According to Department of Defense (DoD), the average military student faces transition challenges more than twice during high school and most military children will attend six to nine different school systems in their lives from kindergarten to 12th grade. Is it possible to think that military children can have the same “normal” school experiences as their peers?
Everything seems to be different between states: different standards in education, different curriculum, different enrollment deadlines and different activities offered. There are different requirements for shot records, different eligibility ages for kindergarten/first grade and completely different class credits for high school students to earn in order to graduate. It’s actually mind boggling the amount of research and hurdles parents have to jump through in order to standardize the education for our kids.
The Military Children Interstate Compact Commission, or MIC3, was created to mitigate the impact that changing schools has on our families. Read more about MIC3.
As of today, all 50 states have signed the compact agreeing to help level the playing field for our kids. The commission began in 2008 after several high-ranking military members were fed up with the how the educational systems were treating military children. They had heard the concerns for years from their troops and had even felt the effects themselves from their own children.
The compact covers multiple key issues. The agreement has far reaching affects, from kindergartners to high school students. It also covers extracurricular activities that can sometimes be the link children need to integrate happily into school.
There are several ways the MIC3 can impact your military child’s education and school experience: As a parent, you should understand MIC3 before your next PCS and be prepared when registering at your new school. To find out more about MIC3 and the how they can help with changing school visit www.mic3.net.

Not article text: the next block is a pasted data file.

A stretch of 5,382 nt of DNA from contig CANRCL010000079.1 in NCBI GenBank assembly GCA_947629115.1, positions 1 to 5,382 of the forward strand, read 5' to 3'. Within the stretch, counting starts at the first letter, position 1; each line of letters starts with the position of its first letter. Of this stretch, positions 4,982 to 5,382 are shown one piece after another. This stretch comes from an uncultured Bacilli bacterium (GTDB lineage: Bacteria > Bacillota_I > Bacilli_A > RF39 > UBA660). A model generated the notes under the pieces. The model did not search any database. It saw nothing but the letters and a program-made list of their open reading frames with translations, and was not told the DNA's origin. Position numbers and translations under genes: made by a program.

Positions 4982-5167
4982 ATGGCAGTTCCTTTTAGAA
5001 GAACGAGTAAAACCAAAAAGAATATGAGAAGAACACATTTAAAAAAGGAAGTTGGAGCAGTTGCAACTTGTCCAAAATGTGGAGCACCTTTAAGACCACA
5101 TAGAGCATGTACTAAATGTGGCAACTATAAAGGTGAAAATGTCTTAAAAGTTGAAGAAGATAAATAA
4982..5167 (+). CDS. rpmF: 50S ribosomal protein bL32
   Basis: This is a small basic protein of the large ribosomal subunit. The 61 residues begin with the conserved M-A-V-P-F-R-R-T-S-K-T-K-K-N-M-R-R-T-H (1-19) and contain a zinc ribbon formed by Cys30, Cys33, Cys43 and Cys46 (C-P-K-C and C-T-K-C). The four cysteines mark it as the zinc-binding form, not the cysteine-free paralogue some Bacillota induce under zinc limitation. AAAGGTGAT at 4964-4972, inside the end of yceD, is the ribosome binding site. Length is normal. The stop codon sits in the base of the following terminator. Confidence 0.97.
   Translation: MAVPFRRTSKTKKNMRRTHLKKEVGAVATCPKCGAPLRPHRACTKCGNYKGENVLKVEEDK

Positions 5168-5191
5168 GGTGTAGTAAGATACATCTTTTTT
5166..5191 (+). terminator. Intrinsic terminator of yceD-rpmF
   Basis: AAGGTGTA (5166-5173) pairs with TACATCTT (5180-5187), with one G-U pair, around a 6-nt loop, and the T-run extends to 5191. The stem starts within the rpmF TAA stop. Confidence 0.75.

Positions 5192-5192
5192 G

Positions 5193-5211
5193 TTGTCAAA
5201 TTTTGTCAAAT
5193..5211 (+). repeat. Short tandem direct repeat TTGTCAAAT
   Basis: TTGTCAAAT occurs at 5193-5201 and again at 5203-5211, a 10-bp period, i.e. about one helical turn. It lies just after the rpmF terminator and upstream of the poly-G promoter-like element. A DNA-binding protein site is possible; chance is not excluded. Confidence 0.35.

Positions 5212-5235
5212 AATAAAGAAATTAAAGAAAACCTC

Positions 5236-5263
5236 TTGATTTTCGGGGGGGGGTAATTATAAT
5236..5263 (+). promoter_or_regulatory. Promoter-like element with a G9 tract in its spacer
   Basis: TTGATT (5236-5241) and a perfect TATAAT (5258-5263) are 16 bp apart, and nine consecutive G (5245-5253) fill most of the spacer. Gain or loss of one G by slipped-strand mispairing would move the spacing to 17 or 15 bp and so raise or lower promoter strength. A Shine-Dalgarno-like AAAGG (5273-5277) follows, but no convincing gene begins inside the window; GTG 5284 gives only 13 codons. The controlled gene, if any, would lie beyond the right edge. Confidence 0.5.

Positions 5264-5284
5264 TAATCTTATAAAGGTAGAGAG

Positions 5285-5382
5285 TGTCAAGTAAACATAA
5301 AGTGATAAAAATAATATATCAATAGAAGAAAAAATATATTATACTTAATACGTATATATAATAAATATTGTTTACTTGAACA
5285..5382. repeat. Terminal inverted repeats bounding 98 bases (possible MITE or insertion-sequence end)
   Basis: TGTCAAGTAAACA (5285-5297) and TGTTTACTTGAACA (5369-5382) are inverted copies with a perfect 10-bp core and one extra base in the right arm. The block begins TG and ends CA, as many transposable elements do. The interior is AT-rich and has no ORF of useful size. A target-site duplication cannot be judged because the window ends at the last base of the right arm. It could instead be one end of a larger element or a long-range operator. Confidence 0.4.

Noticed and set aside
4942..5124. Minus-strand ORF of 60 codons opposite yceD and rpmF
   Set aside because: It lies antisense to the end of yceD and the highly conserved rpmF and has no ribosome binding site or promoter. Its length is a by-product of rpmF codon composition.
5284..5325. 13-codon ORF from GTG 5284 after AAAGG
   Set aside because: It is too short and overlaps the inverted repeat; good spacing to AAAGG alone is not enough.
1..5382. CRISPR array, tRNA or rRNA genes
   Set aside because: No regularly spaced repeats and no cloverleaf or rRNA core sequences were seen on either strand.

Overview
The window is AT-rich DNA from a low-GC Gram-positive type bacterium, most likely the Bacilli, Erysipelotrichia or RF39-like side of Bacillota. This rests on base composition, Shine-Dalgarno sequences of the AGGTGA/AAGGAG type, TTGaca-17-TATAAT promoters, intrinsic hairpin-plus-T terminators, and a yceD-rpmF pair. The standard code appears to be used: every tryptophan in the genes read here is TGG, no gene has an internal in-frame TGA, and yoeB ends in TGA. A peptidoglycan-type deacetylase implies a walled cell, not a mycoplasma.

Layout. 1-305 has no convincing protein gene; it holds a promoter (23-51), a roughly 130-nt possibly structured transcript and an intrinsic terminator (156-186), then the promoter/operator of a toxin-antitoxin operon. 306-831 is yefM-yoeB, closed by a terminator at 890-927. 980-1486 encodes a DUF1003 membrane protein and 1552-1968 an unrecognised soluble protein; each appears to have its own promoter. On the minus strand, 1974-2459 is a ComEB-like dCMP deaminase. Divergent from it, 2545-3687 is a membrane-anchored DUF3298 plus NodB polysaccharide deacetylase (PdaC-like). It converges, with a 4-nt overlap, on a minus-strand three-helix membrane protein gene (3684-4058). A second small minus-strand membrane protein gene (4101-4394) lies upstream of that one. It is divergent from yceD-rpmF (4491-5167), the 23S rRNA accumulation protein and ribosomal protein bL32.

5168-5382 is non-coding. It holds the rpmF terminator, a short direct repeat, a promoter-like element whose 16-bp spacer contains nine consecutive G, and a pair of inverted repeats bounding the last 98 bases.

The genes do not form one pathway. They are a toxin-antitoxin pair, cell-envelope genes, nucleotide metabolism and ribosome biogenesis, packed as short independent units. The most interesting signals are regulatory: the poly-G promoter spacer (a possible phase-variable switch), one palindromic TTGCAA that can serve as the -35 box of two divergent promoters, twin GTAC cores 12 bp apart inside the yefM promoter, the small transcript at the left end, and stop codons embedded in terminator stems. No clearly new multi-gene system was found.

There is a positive side of moving that should not be lost in the message. The positive impact far out weighs the negative. Military children are thought be more outgoing, less biased and more resilient than their civilian counterparts. Military children are allowed to reinvent themselves with every move, too. They have life experiences that forever change, mature and grow them. They can make a friend at a moments notice. They are experts at keeping in touch, generous with their time, and open to new things. They truly become gifts to the society in which they live.
However, no matter how wonderful the positive impacts are to relocating, the truth is that moving is extremely stressful for children, especially middle school and high school students. If you take anything away from this article, know that knowledge is power. Understanding your child’s educational needs and the stressor of moving is critical to a smooth transition and healthy child.
Tears will continue to be shed, doors will still be slammed and worrying about our children will never end. However, understanding the challenges they face allows us to better advocate for them. Advocating for your military child at their new school is your obligation to the greater military family. Together, we can lessen the impact felt by our children – because in the end, they serve too.
To find out more about PSCing with school aged children, check out this checklist.